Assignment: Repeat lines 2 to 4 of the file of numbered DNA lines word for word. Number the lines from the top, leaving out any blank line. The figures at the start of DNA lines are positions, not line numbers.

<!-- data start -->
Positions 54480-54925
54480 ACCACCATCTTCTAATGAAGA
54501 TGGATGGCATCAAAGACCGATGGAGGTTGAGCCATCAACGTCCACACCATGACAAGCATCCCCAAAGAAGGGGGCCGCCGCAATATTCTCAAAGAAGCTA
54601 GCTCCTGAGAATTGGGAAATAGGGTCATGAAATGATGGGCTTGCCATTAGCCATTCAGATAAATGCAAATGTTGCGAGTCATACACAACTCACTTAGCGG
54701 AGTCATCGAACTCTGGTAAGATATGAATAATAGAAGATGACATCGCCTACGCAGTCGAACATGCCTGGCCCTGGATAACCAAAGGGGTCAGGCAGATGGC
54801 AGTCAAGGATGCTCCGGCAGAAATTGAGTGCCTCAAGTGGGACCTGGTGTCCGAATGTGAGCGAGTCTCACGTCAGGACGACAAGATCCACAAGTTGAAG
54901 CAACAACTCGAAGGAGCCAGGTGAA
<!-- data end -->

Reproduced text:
54480 ACCACCATCTTCTAATGAAGA
54501 TGGATGGCATCAAAGACCGATGGAGGTTGAGCCATCAACGTCCACACCATGACAAGCATCCCCAAAGAAGGGGGCCGCCGCAATATTCTCAAAGAAGCTA
54601 GCTCCTGAGAATTGGGAAATAGGGTCATGAAATGATGGGCTTGCCATTAGCCATTCAGATAAATGCAAATGTTGCGAGTCATACACAACTCACTTAGCGG